Stuart Radcliffe, our Missional Discipleship Enabler, shares some ideas...
Being Disciples Whilst Socially Distant
Do you remember when you used to get that ‘Friday Feeling’, the week was ending and we had the weekend to look forward to? Now all our days seem to merge into one.
In these strange new times in which we live, for me, Thursday is now the new Friday!
On our street like many others across our nation we stand outside our houses and clap for the NHS and our other key workers. However, this is more than an opportunity to show gratitude for those caring for us in this our time of need, it is an opportunity to connect with our neighbours, whilst observing correct social distancing of course.
Thanks to our Thursday evening encounters we have met those whom we live amongst (we haven’t lived here all that long), and we have learnt their names. More than that we have swapped stories, heard about their families, listened to their fears, and shared their hopes.
I have seen even just over a short space of time a growing awareness of spirituality and an expression that there must be more to life than ‘this’! Here in this quiet suburban street in Chester on a Thursday evening I find myself being part of the kind of church that previously I’d only ever dreamt of starting.
It’s messy (albeit without craft and paint), it has no structure, it isn’t traditional in any sense and yet…, the apostle Peter asks us to always be prepared to give an account of the hope that is in us.
And so, with two of our neighbours, whom we have now discovered, are also Christians, that is what we are doing. We are serving, loving, and witnessing to the hope we have that God works in and through the most desperate of situations. Finding the way to be Christ to our neighbours and our new friends and Walking the Way, Living the life of Jesus in our own small part of Chester.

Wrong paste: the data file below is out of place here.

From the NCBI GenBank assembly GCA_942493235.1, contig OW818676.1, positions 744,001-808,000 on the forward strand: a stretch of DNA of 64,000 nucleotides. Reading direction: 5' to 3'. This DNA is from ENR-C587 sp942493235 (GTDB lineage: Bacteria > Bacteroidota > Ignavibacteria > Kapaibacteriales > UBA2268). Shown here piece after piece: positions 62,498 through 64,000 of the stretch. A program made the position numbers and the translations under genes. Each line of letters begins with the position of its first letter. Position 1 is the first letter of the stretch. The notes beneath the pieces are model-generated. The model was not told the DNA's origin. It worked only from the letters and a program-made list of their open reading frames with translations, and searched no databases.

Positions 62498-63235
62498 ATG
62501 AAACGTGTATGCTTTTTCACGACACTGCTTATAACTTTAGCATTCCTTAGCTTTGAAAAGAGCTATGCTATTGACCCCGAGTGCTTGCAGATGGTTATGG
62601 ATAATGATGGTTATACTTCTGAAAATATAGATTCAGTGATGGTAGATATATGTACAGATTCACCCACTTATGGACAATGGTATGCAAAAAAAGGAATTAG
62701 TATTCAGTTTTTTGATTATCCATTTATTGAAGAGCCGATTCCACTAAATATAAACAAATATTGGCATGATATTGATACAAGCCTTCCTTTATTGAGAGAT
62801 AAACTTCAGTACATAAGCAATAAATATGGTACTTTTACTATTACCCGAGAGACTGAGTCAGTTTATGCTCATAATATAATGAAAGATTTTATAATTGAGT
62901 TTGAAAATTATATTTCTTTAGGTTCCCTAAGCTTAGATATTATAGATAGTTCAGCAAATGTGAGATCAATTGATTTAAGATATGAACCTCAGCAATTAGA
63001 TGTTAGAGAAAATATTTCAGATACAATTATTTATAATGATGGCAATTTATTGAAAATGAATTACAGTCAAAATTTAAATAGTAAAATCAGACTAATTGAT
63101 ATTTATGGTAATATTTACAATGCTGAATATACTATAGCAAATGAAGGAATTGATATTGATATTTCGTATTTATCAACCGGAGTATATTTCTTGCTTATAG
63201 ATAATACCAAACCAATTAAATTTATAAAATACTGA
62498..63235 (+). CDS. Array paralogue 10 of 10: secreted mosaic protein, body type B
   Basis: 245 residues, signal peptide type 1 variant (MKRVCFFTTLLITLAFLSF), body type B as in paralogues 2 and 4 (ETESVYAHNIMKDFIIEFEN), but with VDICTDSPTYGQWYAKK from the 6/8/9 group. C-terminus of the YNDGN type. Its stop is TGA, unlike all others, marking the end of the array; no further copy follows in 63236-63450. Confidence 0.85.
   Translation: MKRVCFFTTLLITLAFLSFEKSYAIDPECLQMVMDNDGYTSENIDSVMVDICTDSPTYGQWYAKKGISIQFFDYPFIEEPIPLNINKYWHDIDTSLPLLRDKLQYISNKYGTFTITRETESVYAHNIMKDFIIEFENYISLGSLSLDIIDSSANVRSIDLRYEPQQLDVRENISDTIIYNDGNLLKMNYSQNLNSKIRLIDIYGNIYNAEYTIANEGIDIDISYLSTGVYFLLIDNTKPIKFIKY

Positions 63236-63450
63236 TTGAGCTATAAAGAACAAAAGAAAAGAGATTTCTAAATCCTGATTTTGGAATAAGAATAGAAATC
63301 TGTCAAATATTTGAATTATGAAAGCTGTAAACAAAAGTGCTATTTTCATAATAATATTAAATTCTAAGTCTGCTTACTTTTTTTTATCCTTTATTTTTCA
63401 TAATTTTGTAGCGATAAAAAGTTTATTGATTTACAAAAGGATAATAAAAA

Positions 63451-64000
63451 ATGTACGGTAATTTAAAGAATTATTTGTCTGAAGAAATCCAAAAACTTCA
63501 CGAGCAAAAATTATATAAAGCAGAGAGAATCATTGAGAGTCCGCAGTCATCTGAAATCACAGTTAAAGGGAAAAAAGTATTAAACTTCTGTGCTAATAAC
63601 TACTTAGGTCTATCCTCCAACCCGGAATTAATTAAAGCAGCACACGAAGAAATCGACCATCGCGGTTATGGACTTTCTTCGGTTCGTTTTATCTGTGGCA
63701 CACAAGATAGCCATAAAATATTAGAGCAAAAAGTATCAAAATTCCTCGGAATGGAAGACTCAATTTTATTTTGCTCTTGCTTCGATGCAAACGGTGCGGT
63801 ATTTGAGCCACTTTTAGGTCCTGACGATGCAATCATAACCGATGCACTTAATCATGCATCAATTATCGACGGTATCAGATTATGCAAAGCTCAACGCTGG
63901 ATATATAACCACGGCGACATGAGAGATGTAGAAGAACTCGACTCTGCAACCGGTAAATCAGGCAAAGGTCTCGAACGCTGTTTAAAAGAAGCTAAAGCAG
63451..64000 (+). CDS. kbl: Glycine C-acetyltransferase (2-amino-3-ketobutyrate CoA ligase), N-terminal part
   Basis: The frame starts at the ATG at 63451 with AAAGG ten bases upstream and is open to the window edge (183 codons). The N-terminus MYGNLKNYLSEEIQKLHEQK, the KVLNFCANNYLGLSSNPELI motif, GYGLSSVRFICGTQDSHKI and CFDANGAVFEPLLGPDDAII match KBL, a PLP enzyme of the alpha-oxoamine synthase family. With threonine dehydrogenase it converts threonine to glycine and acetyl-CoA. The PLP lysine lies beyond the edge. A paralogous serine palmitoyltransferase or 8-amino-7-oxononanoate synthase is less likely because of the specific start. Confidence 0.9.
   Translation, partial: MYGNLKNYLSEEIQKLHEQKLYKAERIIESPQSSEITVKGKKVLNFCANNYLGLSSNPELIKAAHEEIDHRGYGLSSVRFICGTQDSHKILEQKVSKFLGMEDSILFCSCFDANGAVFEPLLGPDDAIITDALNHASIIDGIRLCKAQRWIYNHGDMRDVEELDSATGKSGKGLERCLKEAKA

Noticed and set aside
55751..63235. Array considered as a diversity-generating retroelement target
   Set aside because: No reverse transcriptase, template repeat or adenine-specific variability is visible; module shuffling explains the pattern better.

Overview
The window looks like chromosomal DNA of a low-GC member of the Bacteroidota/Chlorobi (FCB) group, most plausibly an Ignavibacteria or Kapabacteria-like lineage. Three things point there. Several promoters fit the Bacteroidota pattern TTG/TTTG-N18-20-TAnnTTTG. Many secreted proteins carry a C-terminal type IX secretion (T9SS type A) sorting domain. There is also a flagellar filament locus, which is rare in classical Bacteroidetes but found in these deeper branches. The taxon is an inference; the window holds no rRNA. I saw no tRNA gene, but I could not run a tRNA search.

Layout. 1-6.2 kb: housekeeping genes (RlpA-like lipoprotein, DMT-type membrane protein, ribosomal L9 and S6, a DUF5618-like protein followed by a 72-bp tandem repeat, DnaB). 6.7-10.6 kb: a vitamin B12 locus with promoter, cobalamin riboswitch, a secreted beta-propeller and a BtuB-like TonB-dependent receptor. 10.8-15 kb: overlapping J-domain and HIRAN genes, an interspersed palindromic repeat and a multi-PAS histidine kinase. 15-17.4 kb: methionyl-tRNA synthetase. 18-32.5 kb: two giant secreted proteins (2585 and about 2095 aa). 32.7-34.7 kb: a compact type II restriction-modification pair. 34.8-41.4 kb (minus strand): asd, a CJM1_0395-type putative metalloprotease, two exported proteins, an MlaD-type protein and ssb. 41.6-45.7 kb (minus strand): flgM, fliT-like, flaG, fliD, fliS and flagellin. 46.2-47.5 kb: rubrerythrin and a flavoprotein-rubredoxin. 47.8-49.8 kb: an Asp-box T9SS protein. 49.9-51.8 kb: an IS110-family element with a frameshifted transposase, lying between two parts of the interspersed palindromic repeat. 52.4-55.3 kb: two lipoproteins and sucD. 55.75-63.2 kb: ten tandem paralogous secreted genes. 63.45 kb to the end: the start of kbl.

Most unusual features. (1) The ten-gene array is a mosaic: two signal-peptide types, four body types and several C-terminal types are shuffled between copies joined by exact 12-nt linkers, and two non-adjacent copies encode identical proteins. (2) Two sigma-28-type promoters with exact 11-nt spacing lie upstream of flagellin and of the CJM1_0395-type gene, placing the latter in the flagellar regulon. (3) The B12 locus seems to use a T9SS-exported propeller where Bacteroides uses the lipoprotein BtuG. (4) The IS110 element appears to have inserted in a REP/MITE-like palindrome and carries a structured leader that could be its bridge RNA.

Our conversations and growing relationships allow us to share our belief that our God is the God of endless possibilities. The God who swept over a formless void and gave it life, the God who never allowed the darkness to overcome the light and the God who burst forth with new life when it looked as if death had said the final word.
Even in this time of social distancing we are all able to find ways to share our hope that even in this mess of Covid 19 God has not abandoned us. We can help people look for God in even the smallest of gestures and the most random acts of kindness.
So, I look forward to Thursdays when once again I can gather with friends to discover where God has been at work this week and give thanks for the even the smallest of miracles performed.
This time last year I was looking forward to beginning my sabbatical, wondering where it would lead and what I would discover? I was determined that it would help to inform my ministry and the work I undertake in the Synod.
Part of that was to think about how we as churches make disciples, and in turn grow the church. We often think all we need to do is attract people to our buildings and then through some process of spiritual osmosis, hey presto, a lifelong commitment to Jesus will shortly follow!